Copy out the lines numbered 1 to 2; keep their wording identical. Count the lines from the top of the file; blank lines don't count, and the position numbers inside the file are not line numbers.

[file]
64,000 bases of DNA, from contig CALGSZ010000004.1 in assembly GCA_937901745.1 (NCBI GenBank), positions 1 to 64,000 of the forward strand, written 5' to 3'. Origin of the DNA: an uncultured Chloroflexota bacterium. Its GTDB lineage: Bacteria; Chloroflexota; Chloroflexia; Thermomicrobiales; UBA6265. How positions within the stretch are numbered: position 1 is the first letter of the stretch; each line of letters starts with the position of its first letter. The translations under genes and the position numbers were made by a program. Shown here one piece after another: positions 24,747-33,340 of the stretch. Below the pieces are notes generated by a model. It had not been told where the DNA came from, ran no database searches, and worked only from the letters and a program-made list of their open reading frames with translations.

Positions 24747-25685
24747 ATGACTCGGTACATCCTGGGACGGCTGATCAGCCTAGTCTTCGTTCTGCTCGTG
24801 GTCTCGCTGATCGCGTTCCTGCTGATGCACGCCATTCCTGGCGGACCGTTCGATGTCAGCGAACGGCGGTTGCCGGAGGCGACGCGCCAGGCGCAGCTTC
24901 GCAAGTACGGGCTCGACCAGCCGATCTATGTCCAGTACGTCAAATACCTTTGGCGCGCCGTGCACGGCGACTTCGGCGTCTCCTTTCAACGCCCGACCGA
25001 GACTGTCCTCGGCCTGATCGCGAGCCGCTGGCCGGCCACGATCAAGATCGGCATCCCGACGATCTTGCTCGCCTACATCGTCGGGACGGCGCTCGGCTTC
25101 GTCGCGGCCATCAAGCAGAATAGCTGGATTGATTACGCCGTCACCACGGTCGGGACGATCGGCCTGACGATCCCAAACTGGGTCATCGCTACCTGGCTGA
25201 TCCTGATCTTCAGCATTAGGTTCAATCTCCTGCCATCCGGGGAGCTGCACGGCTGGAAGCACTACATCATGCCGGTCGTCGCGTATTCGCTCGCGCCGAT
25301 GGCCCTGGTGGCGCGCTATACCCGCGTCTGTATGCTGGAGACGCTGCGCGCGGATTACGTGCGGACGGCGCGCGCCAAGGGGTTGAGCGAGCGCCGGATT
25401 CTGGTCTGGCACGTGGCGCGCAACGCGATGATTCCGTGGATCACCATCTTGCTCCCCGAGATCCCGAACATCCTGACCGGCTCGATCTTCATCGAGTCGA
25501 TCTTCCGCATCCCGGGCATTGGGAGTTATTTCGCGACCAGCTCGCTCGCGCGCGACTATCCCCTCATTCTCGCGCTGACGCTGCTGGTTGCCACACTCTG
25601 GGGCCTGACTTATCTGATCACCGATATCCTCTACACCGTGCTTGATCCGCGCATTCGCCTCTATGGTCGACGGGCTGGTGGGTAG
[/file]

64,000 bases of DNA, from contig CALGSZ010000004.1 in assembly GCA_937901745.1 (NCBI GenBank), positions 1 to 64,000 of the forward strand, written 5' to 3'. Origin of the DNA: an uncultured Chloroflexota bacterium. Its GTDB lineage: Bacteria; Chloroflexota; Chloroflexia; Thermomicrobiales; UBA6265. How positions within the stretch are numbered: position 1 is the first letter of the stretch; each line of letters starts with the position of its first letter. The translations under genes and the position numbers were made by a program. Shown here one piece after another: positions 24,747-33,340 of the stretch. Below the pieces are notes generated by a model. It had not been told where the DNA came from, ran no database searches, and worked only from the letters and a program-made list of their open reading frames with translations.

Positions 24747-25685